Often, it seems all too easy easy to find a public school where teachers and students are floundering in a toxic culture.  That is the sad, but undeniable, truth.  On the other hand, many schools are shining examples of the power and impact of a positive school culture.  That’s why we love profiling Culture In Action–where principals and teachers are taking charge of their classrooms, their hallways, their students and their outcomes to cultivate a culture that produces learning and growth for every student. 

That’s the kind of culture that Oregon principal Tom Horn is shaping.   A self-described “hippie kid from Eugene,” Horn has transformed a troubled alternative high school—not to mention his teachers’ job descriptions—by introducing a radical project-based learning model.  And, as is almost always the case with a positive culture, progress at the Kennedy School of Sustainability began with Horn’s transformative leadership.

Here are some excerpts from an Education Week article profiling Horn’s success.  A link to the full article is also included below.

  • Transformative Leadership: By many measures, Horn’s leadership style—and his emphasis on beyond-the-classroom learning—appears to be working. The attendance rate at the 100-student high school…has jumped from 23 percent in the fall of 2006, when Horn took over, to a current rate of about 90 percent. The dropout rate is now at 12.5 percent, down from 20 percent in 2004-05. Test scores, though still below par, are on the rise. The once-stigmatized alternative school now has a 180-student waiting list. And for the first time ever, students from Kennedy are going to college. 

    This leadership doesn’t start and stop with Horn.  The district superintendent is also engaged in effort.  She notes: “One of the criticisms of the old alternative high school, and any alternative school, is that the standards have been watered down.  You lower the bar and that’s how kids are successful there. We had to fight that perception and make sure the rigor was present.”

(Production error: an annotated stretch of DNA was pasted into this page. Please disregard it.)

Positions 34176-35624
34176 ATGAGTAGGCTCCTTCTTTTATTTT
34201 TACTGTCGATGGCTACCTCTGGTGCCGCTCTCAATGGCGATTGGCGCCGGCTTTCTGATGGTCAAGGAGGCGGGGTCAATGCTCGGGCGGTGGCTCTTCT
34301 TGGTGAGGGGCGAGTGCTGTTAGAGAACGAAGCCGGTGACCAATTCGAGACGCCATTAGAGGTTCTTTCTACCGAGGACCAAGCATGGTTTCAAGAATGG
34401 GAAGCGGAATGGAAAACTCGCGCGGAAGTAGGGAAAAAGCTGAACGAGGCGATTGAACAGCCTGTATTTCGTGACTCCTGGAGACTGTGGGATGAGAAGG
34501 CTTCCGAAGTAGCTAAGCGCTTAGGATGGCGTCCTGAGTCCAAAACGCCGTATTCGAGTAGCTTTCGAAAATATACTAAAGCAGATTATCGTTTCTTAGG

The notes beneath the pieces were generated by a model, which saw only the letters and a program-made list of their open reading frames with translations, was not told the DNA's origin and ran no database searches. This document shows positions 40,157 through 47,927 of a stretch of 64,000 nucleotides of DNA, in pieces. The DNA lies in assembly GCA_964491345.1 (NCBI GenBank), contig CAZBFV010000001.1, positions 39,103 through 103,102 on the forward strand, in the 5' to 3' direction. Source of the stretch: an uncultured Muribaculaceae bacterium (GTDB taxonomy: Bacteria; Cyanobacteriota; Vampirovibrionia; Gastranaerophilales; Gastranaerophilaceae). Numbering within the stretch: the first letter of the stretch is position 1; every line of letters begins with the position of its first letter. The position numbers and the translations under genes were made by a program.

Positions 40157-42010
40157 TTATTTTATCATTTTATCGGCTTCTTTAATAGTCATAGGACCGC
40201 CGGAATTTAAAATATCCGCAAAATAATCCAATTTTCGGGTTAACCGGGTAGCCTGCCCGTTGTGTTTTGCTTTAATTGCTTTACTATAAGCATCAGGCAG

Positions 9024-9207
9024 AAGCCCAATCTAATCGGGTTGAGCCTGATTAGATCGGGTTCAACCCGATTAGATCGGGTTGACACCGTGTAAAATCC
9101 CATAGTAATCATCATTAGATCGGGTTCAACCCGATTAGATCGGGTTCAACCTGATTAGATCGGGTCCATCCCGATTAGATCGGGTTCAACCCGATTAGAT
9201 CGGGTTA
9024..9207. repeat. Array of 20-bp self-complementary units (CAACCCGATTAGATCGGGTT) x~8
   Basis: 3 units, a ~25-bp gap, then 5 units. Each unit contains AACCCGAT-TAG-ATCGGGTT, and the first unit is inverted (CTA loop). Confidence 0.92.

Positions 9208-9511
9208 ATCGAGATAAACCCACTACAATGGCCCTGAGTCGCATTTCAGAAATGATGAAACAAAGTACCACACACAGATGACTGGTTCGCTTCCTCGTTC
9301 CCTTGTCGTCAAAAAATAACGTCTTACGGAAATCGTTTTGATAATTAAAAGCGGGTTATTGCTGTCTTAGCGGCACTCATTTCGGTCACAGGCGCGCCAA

• Extreme Teaching: The teachers at Kennedy have an extraordinary—even potentially overwhelming—amount of responsibility. In addition to the overnight trips and projects that require much out-of-school planning, they are working with a demanding population: According to Horn, 38 percent of Kennedy students are homeless, 14 percent are teen parents, many have dealt with addiction issues, and all are at risk of dropping out. The school has a full-time counselor, but teachers need to be tuned into students’ mental health and emotional needs, too.
  • Project-Based Learning:  Horn determined that the students needed a unique curriculum to keep them engaged and in classes. Because of the natural resource-rich surrounding area as well as his own interest in green technology, he chose project-based learning and the theme of sustainability. He divided students into five cohorts, each of which would complete projects related to a subtheme—agriculture, energy, forestry, architecture, or water.  All of the projects were aimed at having “tangible positive effects on the entire community,” he explained. “We’ve flattened the walls of the school.” Since many Kennedy students had been demoralized in the traditional school system, Horn hoped getting kudos from community members might help restore their feelings of self-worth. In addition, he figured, the projects themselves, visible in the surrounding neighborhoods, could serve as a source of pride.

Click here to learn more about Principal Horn and the Kennedy School of Sustainability.